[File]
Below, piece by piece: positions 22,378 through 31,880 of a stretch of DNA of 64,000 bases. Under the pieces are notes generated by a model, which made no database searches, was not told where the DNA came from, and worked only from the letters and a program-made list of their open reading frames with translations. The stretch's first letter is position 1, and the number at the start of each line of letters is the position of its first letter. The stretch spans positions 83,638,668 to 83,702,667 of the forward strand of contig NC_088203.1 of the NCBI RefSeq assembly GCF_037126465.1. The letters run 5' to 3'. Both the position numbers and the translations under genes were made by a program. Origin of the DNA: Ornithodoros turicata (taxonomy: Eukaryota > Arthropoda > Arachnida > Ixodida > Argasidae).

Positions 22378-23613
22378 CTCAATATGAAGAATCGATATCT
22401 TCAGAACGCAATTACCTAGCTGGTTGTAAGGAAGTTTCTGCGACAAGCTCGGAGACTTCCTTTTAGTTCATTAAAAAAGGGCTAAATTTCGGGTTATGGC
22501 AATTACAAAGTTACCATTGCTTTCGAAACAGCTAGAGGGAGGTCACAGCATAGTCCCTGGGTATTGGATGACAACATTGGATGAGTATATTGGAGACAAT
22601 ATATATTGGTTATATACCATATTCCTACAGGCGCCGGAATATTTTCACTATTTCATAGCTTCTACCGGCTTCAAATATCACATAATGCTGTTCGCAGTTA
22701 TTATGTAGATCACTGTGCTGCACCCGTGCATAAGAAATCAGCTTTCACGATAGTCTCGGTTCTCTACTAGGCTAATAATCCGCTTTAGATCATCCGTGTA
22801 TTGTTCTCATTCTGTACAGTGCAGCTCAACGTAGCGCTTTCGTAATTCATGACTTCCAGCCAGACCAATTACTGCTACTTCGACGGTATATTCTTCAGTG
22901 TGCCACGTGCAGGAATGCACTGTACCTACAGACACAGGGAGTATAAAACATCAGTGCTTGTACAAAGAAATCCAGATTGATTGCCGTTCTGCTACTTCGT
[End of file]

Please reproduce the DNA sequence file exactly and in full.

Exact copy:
Below, piece by piece: positions 22,378 through 31,880 of a stretch of DNA of 64,000 bases. Under the pieces are notes generated by a model, which made no database searches, was not told where the DNA came from, and worked only from the letters and a program-made list of their open reading frames with translations. The stretch's first letter is position 1, and the number at the start of each line of letters is the position of its first letter. The stretch spans positions 83,638,668 to 83,702,667 of the forward strand of contig NC_088203.1 of the NCBI RefSeq assembly GCF_037126465.1. The letters run 5' to 3'. Both the position numbers and the translations under genes were made by a program. Origin of the DNA: Ornithodoros turicata (taxonomy: Eukaryota > Arthropoda > Arachnida > Ixodida > Argasidae).

Positions 22378-23613
22378 CTCAATATGAAGAATCGATATCT
22401 TCAGAACGCAATTACCTAGCTGGTTGTAAGGAAGTTTCTGCGACAAGCTCGGAGACTTCCTTTTAGTTCATTAAAAAAGGGCTAAATTTCGGGTTATGGC
22501 AATTACAAAGTTACCATTGCTTTCGAAACAGCTAGAGGGAGGTCACAGCATAGTCCCTGGGTATTGGATGACAACATTGGATGAGTATATTGGAGACAAT
22601 ATATATTGGTTATATACCATATTCCTACAGGCGCCGGAATATTTTCACTATTTCATAGCTTCTACCGGCTTCAAATATCACATAATGCTGTTCGCAGTTA
22701 TTATGTAGATCACTGTGCTGCACCCGTGCATAAGAAATCAGCTTTCACGATAGTCTCGGTTCTCTACTAGGCTAATAATCCGCTTTAGATCATCCGTGTA
22801 TTGTTCTCATTCTGTACAGTGCAGCTCAACGTAGCGCTTTCGTAATTCATGACTTCCAGCCAGACCAATTACTGCTACTTCGACGGTATATTCTTCAGTG
22901 TGCCACGTGCAGGAATGCACTGTACCTACAGACACAGGGAGTATAAAACATCAGTGCTTGTACAAAGAAATCCAGATTGATTGCCGTTCTGCTACTTCGT